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Policy making

What is trade policy?

The European Union manages its trade and investment relations with non-EU countries through its trade and investment policy.

Trade outside the EU is an exclusive responsibility of the EU, rather than the national governments of member countries. This means the EU institutions make laws on trade matters, negotiate and conclude international trade agreements.

The EU's responsibilities cover:

Article 207 of the Treaty on the Functioning of the European Union sets out the rules on EU trade policy.

An open, sustainable and assertive EU trade strategy

On 18 February 2021, the European Commission set out its new trade strategy for the coming years.

Reflecting the concept of ‘Open Strategic Autonomy’, it builds on the EU’s openness to contribute to the economic recovery by supporting the green and digital transformations.

The strategy includes a renewed focus on strengthening multilateralism and reforming global trade rules to ensure that they are fair and sustainable.

Where necessary, the EU will take a more assertive stance in defending its interests and values, including through new tools.

Why the EU negotiates trade deals

By acting together as one, EU countries benefit from increased negotiating power when making trade deals with other countries.

The EU negotiates trade agreements to strengthen our economy and create jobs.

EU trade agreements help to do that in two ways. Trade agreements let European businesses:

  • access more easily and at lower prices the raw materials and other inputs they need. This helps them stay competitive.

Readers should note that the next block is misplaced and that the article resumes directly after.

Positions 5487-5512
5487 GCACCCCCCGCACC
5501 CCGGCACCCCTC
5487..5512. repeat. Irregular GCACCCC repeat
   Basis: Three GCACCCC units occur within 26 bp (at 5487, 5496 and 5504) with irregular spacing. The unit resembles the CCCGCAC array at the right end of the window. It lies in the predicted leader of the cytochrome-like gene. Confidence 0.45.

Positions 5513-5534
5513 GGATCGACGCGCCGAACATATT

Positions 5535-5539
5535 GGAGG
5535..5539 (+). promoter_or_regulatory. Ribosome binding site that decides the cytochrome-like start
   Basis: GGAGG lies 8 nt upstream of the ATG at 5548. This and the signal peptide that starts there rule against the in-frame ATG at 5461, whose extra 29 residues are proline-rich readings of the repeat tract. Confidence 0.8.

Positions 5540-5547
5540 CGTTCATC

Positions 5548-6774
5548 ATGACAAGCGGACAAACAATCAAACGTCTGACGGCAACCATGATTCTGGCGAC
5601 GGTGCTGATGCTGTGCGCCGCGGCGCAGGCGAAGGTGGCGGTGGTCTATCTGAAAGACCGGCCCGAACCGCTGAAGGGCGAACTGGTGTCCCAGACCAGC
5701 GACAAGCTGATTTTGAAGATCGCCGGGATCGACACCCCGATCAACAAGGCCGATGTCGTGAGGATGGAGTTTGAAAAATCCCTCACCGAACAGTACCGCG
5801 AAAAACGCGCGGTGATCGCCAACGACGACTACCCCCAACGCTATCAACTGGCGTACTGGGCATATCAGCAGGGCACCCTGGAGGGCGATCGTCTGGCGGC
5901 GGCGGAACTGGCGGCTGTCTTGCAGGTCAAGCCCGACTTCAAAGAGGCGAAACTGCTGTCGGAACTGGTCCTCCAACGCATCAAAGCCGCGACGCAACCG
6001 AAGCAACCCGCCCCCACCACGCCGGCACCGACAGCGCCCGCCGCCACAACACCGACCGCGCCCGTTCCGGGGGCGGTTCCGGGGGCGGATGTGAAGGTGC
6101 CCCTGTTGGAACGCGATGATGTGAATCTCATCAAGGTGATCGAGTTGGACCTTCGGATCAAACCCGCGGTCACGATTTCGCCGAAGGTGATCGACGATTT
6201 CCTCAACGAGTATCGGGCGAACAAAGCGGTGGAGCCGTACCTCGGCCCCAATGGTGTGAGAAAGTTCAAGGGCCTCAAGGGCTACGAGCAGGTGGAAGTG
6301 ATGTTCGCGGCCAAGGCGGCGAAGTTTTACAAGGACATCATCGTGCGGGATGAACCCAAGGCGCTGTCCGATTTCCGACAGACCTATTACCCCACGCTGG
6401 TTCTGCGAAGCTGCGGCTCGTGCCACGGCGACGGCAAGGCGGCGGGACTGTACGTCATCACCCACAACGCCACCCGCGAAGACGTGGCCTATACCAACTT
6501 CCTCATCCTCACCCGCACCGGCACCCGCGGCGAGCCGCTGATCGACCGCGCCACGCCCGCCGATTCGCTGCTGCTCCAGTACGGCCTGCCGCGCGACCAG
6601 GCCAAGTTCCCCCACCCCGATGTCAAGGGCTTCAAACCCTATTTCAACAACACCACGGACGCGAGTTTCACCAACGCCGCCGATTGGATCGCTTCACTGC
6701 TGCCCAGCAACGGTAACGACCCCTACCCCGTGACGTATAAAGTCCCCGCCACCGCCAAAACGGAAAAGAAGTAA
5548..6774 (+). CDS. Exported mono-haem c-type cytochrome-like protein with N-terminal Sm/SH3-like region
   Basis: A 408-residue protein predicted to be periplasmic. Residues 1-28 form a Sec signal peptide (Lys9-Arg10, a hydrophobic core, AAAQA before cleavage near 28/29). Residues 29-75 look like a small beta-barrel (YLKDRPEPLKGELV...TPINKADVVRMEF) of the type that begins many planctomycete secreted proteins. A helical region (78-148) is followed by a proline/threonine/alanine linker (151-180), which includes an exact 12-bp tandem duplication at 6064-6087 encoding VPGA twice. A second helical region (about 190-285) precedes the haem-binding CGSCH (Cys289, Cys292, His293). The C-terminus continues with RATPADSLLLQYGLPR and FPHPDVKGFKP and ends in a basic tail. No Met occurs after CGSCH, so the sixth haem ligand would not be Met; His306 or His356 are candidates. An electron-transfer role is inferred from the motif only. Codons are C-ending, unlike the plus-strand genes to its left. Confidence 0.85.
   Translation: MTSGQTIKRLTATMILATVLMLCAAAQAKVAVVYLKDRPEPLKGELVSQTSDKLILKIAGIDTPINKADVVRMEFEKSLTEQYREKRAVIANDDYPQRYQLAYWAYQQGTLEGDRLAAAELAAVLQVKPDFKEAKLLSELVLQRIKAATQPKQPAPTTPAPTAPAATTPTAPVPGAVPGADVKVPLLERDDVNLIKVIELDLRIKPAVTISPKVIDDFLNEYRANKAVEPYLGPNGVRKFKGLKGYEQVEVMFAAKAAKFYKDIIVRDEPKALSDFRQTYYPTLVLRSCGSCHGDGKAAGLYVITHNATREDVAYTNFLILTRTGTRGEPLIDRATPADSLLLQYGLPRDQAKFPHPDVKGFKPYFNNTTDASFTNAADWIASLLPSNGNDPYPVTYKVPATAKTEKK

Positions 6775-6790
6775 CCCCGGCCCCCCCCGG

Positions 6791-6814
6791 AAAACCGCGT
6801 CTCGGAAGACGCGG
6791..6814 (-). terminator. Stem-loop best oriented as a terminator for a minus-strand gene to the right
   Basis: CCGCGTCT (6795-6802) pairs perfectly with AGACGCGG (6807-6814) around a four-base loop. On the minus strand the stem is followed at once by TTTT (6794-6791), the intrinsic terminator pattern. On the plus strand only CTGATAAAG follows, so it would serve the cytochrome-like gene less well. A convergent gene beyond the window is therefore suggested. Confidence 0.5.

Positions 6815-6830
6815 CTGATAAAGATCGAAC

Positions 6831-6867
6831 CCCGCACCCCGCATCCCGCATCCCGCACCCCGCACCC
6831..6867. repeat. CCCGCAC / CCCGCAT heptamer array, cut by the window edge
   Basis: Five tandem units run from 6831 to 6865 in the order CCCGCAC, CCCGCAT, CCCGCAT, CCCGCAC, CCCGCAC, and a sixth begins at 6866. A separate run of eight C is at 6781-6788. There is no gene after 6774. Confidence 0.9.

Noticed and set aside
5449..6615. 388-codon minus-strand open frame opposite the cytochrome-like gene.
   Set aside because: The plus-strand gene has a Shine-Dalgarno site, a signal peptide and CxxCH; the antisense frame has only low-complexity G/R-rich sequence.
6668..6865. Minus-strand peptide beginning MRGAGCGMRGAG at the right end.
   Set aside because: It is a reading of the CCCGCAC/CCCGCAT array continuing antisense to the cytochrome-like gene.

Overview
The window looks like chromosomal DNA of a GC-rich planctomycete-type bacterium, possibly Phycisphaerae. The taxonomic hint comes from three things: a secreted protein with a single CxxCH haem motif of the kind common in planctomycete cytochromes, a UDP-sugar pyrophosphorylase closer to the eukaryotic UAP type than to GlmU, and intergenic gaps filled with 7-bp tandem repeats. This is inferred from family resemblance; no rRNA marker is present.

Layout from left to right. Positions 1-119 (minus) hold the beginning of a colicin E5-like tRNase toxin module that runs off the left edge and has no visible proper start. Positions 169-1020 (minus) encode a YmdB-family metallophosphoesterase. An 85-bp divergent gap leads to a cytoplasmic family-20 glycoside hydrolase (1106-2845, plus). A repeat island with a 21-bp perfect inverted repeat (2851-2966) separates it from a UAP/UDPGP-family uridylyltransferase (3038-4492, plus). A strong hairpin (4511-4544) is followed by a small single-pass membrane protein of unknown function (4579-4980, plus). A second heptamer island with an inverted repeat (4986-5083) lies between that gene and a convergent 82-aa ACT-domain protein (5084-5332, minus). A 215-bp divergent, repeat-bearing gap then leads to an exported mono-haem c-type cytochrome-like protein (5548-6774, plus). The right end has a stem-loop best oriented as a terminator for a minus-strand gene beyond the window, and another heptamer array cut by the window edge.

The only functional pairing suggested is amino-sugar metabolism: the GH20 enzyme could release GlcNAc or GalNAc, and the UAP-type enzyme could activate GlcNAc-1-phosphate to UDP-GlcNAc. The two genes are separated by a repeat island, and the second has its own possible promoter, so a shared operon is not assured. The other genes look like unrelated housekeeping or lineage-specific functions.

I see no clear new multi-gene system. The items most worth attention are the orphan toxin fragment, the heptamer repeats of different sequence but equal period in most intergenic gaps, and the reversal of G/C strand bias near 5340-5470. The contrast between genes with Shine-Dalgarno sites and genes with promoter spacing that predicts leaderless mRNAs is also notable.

• compete more effectively abroad and export more to countries and regions outside the EU

This increase in trade leads to growth in the economy and helps create jobs. It also gives consumers a wider choice of products at lower prices.

In addition, projecting our rules and values in trade agreements helps the EU shape globalisation, especially on issues like human rights, working conditions and environmental protection.

How the EU negotiates trade deals

  1. First, the European Commission requests authorisation from the Council of the EU ('the Council') to negotiate a trade agreement with a trade partner. The Council's authorisation can include 'directives'. These are often referred to as the 'mandate' and set out what the Commission should achieve in the agreement.
  2. Then the Commission negotiates with the trading partner on behalf of the EU.

    During the negotiations, the Commission:  
    • works closely with the Council's trade policy committee
    • keeps the European Parliament fully informed
    • holds meetings with representatives of civil society
    • Publishes:
      • EU position papers
      • proposed texts for the agreement
      • reports of negotiations
      • impact assessments
      • background papers
      • factsheets
    Negotiations might include:
    • removing or cutting customs duties (taxes) on goods that European companies export
    • scrapping any limits (quotas) on the amounts the partner country allows EU firms to export to it
    • allowing EU businesses to provide services and bid for public contracts in the partner country
    • cutting bureaucracy to make it easier for EU firms to export, but maintaining things like health and safety standards or environmental protection.
  3. Once the Commission completes the negotiations, it publishes the agreement and presents the deal to the Council and the European Parliament.
  4. The Council and the European Parliament examine the final deal and decide whether or not to approve it.
  5. If they both approve, the EU can sign the agreement. The partner can then ratify this signed agreement, after which the Council can declare the agreement concluded.
  6. If the trade agreement covers areas where EU countries have responsibility, it can only be fully concluded after EU countries also ratify and sign the agreement.

Putting EU trade policy into effect

The European Commission helps put EU trade policy into effect. This sometimes involves updating the EU's existing trade laws.

Two of the ways it does so are delegated acts and implementing acts.

Between signing and ratifying the deal, parts of the agreement can be 'provisionally applied' – put into effect before ratification – if the Council decides to do so.

Provisional application usually only takes effect once the European Parliament has given its consent.

More information on bilateral deals